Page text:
Whistling Kite

A Whistling Kite flying through the air showing its distinct underwing patters
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Scientific Name: Haliastur sphenurus

Size: 50 to 60 cm

What does it look and sound like?

The Whistling Kite is chiefly brown, paler and more streaked on the head, neck and underparts. In flight, the margins of the wings are darker, with a pale grey-brown wedge towards the tip of each wing. The underside of the tail is also pale grey-brown. The call, a descending whistle ‘psee-err’, followed by a staccato ‘si-si-si-si-si’, is similar to that of the Black Kite Milvus migrans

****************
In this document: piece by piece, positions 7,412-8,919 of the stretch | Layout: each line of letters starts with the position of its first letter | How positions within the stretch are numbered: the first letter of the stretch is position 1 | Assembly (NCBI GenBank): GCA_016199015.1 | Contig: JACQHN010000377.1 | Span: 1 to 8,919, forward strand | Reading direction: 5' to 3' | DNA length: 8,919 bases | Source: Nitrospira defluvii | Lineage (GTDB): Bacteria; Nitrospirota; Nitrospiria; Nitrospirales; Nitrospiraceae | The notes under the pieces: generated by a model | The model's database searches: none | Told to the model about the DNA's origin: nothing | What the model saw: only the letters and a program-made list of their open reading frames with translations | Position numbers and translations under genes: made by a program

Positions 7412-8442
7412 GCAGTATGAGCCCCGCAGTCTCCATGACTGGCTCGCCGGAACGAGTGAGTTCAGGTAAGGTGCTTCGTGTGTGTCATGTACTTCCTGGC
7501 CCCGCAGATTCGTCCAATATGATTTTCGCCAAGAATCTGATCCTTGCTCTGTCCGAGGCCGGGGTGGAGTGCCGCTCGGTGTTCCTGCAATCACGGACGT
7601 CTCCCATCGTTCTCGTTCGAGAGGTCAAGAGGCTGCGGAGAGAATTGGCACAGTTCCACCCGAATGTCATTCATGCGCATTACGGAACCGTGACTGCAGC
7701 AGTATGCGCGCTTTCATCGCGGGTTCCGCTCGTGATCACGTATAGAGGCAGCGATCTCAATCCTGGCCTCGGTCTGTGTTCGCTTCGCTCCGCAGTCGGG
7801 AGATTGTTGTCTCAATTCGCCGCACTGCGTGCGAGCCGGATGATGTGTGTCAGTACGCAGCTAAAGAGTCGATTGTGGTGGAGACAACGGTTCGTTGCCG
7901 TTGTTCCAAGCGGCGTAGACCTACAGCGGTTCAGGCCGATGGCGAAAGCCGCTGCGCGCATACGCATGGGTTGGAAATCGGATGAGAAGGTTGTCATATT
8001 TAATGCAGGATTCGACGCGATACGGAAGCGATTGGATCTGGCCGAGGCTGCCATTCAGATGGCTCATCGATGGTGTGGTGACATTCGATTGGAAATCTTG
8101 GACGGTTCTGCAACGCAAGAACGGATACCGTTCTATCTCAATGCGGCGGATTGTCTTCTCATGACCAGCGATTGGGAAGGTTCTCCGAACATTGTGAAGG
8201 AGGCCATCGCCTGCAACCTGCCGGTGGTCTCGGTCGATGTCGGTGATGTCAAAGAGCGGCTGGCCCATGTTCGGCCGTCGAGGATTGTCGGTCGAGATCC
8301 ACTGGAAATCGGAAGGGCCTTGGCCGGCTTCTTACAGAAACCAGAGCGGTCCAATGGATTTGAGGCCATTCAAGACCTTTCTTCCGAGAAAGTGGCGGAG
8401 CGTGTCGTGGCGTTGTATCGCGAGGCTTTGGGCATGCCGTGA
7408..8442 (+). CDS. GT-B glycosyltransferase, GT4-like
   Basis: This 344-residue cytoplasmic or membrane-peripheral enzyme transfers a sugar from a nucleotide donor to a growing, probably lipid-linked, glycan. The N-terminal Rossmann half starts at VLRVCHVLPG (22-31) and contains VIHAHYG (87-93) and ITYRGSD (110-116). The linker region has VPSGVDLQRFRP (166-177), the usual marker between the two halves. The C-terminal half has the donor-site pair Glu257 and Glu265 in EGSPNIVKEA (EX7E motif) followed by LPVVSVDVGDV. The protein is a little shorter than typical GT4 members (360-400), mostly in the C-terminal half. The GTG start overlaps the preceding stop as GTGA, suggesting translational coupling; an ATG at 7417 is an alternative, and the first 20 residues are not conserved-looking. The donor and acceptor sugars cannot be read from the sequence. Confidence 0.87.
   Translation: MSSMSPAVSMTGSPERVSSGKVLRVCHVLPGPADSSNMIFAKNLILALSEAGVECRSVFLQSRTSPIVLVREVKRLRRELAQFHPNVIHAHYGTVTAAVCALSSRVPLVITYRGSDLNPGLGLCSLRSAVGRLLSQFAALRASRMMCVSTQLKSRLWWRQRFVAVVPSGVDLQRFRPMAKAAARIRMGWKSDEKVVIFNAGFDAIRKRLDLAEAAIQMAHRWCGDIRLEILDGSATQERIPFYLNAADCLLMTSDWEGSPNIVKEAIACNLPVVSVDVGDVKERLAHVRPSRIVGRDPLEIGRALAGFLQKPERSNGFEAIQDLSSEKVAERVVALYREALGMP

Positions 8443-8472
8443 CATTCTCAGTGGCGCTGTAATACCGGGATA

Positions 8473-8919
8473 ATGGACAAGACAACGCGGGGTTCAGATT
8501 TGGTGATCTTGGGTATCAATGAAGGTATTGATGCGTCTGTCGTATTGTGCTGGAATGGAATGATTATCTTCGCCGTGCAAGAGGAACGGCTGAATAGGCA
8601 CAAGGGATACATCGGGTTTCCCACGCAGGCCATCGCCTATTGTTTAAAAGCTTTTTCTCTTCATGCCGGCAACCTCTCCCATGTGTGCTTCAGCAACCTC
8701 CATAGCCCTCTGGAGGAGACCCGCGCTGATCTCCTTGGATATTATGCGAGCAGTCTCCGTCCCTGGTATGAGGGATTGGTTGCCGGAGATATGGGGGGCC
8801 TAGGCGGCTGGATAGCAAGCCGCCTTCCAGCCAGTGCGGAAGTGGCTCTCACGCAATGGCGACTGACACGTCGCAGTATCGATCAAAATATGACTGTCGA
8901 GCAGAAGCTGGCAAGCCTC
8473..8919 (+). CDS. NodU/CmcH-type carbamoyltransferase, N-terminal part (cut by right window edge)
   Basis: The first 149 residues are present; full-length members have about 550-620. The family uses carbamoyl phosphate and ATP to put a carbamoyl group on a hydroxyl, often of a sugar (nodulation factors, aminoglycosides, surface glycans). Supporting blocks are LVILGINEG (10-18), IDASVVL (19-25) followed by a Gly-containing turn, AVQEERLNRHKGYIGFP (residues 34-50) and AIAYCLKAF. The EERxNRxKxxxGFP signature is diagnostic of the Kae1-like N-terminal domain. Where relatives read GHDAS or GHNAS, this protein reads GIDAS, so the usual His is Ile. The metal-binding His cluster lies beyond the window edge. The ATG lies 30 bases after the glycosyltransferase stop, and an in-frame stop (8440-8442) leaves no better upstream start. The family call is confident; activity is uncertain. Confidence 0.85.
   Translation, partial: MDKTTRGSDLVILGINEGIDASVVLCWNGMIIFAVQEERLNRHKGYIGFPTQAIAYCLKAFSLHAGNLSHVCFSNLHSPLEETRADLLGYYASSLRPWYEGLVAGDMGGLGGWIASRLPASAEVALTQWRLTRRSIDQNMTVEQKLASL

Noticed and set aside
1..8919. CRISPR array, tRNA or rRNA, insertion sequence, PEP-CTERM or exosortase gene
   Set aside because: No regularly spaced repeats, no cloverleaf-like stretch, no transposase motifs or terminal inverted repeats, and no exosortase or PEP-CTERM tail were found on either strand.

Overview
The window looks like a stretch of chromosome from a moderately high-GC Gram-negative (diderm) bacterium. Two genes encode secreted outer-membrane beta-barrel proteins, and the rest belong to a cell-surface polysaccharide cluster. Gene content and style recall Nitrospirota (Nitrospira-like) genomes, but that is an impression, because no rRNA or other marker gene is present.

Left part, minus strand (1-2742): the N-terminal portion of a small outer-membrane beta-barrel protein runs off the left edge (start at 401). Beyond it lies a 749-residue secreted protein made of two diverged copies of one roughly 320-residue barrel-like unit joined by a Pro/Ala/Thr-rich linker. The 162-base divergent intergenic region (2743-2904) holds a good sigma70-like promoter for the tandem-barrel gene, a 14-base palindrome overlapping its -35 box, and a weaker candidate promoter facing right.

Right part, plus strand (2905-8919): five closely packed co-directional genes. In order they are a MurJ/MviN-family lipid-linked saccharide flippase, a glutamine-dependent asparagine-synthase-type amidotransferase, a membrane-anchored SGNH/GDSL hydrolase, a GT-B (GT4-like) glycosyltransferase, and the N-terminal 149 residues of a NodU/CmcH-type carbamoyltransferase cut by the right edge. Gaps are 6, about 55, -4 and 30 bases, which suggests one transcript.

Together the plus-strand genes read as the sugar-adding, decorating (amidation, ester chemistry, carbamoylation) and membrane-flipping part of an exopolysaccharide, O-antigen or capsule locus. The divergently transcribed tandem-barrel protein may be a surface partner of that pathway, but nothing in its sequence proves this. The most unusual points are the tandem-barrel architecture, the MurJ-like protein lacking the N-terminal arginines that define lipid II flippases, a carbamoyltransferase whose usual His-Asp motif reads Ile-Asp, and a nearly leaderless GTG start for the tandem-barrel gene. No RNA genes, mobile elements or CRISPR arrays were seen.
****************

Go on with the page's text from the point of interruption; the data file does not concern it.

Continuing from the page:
Where is it found?

The Whistling Kite is widespread over mainland Australia. Also occurs in New Guinea, the Solomons and New Caledonia.

What are its habitats & habits?

Although it feeds on live prey, the Whistling Kite resembles other kites in its scavenging behaviour and can often be seen feeding on animals killed on the road.  The Whistling Kite is most common in open wooded habitats near permanent water. Pairs maintain a territory (possible all year) and both sexes share nest-building, incubation (moreso the female) and chick-rearing duties, and can breed up to three times in a year if conditions are favourable. 

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Front cover of Australia's Birdwatching Megaspots book showing a picture of an Eastern Spinebill

This species features in my book Australia’s Birdwatching Megaspots

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